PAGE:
Photo of Blake Wiedenheft (top) and Aimee Shen (bottom).

Below, they answer questions about their research and community service efforts, offer advice to other early career scientists, and share their experiences with the IDeA program.

What is the focus of your research?

Blake Wiedenheft: Viruses that infect bacteria (i.e., bacteriophages) are the most abundant biological entities on earth. The selective pressures imposed by these pervasive predators have a profound impact on the composition and the behavior of microbial communities in every ecological setting. In my lab, we rely on a combination of techniques from bioinformatics, genetics, biochemistry and structural biology to understand the mechanisms that bacteria use to defend themselves from viral infection.

Aimee Shen: My lab studies Clostridium difficile, the leading cause of healthcare-associated infection in the United States. C. difficile forms metabolically dormant cells known as spores that allow the microbe to survive exit from the gastrointestinal tract of a mammalian host. My research is directed at understanding how C. difficile spores form in order to transmit infection and how they germinate and transform into disease-causing cells to initiate infection.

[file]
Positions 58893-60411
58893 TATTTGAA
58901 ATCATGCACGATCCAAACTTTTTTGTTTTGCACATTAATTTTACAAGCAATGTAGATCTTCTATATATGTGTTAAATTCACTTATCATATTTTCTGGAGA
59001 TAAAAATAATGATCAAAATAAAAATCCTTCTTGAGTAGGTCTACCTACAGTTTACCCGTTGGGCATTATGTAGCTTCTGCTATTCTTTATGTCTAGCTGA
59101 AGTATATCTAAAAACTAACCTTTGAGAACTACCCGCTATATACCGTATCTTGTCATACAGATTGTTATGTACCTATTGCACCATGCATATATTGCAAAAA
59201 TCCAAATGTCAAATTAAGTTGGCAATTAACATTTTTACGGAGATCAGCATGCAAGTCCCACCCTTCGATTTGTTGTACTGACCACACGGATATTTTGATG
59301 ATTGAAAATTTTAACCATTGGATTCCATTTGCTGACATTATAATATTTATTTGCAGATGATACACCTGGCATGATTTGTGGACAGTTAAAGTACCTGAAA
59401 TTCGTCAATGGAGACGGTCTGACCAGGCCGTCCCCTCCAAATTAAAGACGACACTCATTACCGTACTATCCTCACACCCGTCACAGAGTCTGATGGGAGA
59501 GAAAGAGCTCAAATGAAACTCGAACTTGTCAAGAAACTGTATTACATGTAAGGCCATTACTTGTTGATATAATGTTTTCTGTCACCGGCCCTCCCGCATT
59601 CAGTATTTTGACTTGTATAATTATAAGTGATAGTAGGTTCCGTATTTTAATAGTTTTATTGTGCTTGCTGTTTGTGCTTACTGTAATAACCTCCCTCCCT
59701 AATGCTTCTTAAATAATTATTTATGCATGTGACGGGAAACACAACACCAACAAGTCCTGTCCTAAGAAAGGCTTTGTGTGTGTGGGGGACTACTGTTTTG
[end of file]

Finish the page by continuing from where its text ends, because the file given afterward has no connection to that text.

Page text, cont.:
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Moving Further Afield

In recent talks for iBiology Exit icon  and TEDx Exit icon, NIGMS grantee Alejandro Sánchez Alvarado proposes that because so much of biomedical research focuses on only a handful of model organisms we are limiting our knowledge of biology. He suggests that many important discoveries lie waiting in species that have not yet been the subjects of sufficient investigation. This is a topic of interest to us as well; in fact, Dorit Zuk, director of our Division of Genetics and Developmental Biology, is currently leading an internal working group that’s examining the varied landscape of organisms studied by NIGMS grantees and the new scientific questions that could be answered using a diversity of organisms. We’ll be discussing these topics in future posts.